When you make cash instead of W-2 earnings, you need to pay self-employment taxes on that money, which covers your Social Security and Medicare taxes. Your federal and state tax liability is calculated when you file your tax returns. Before you file your taxes, you must complete specific forms from the Internal Revenue Service (IRS) to calculate your taxable income and portion of self-employment tax.
Schedule C Profit and Loss from Business
Schedule C Profit and Loss from Business is the first form you need to complete when paid cash for work performed. The form is used to report cash earnings and any expenses you may have had pertaining to the work that you did. For instance, a handyman may have expenses for tools of the trade and mileage to the job site. All cash income is reported on the form and all verifiable expenses. You must have documentation such as receipts for purchases or a ledge to verify mileage. After completing the form, you need to calculate your self-employment tax.
Schedule SE Self-Employment Tax
Schedule SE Self-Employment Tax is used to determine how much you owe for Social Security and Medicare taxes if you have more than $400 in taxable income. After completing Schedule C, use the total income after expenses are deducted to calculate the self-employment tax.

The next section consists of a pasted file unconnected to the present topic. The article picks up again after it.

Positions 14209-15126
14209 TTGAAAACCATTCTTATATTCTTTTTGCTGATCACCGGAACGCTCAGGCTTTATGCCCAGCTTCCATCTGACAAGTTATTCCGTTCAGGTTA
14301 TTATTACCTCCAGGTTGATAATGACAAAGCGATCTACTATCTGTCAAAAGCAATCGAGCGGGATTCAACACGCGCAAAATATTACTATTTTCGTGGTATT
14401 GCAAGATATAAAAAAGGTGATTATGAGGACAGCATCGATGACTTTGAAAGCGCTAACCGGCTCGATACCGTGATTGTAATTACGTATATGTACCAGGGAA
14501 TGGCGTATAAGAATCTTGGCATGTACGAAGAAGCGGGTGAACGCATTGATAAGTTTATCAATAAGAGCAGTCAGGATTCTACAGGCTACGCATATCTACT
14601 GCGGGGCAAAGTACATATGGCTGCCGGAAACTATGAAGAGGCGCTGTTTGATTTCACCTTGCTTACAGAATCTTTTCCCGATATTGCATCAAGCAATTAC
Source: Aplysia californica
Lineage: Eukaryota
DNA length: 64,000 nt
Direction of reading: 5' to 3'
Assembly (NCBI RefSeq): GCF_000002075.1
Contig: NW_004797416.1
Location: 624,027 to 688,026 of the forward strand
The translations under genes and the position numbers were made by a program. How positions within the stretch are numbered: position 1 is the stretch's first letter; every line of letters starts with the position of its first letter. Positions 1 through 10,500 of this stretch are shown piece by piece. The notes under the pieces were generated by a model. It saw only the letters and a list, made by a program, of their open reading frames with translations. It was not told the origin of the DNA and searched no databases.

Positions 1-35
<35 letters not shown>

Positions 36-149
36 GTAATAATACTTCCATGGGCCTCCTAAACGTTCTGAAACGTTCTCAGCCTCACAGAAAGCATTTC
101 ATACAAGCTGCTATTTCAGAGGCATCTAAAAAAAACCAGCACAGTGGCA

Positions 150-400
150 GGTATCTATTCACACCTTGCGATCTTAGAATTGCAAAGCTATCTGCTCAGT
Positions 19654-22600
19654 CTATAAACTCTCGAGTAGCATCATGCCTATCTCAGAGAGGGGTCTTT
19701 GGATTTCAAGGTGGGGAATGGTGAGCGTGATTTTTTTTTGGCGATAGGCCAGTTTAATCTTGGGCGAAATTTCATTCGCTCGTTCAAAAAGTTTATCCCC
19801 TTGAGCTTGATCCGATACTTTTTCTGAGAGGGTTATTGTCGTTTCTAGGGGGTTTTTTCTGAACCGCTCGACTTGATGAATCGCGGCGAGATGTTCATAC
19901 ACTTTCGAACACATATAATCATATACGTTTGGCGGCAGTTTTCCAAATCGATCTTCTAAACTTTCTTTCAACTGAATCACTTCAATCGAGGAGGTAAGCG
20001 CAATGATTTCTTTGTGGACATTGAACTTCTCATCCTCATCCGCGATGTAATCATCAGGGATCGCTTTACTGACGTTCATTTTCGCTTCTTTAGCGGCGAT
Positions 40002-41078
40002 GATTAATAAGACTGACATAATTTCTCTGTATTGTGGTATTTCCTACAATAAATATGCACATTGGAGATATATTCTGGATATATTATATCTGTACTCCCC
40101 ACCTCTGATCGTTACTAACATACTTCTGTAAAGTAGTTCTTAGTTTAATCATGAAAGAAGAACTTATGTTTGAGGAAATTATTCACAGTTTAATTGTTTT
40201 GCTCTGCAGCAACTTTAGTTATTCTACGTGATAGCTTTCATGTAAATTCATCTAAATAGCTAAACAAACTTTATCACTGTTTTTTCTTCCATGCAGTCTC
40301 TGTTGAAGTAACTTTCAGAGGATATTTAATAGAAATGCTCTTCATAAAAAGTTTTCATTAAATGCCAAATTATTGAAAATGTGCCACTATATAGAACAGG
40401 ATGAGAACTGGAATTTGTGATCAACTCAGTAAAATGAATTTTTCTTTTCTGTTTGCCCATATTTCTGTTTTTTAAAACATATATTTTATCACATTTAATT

Federal Tax Return
Your federal tax liability is calculated after completing Schedule C and Schedule SE. After completing the federal 1040 form, you will have a balance due for self-employment tax and any federal tax you owe. There are credits and deductions on the 1040 form that could lower the amount of the self-employment tax or federal tax you owe if any apply. For instance, earned income credit is a refundable credit that could reduce the amount you owe for self-employment tax and federal tax.
State Tax Return
State tax returns are calculated using the adjusted gross income from the federal 1040 form. After completing your state return, you may or may not owe the state taxing authority. You don’t have any additional forms to file for being paid cash, unless your specific state requires more information than just your federal adjusted gross income.
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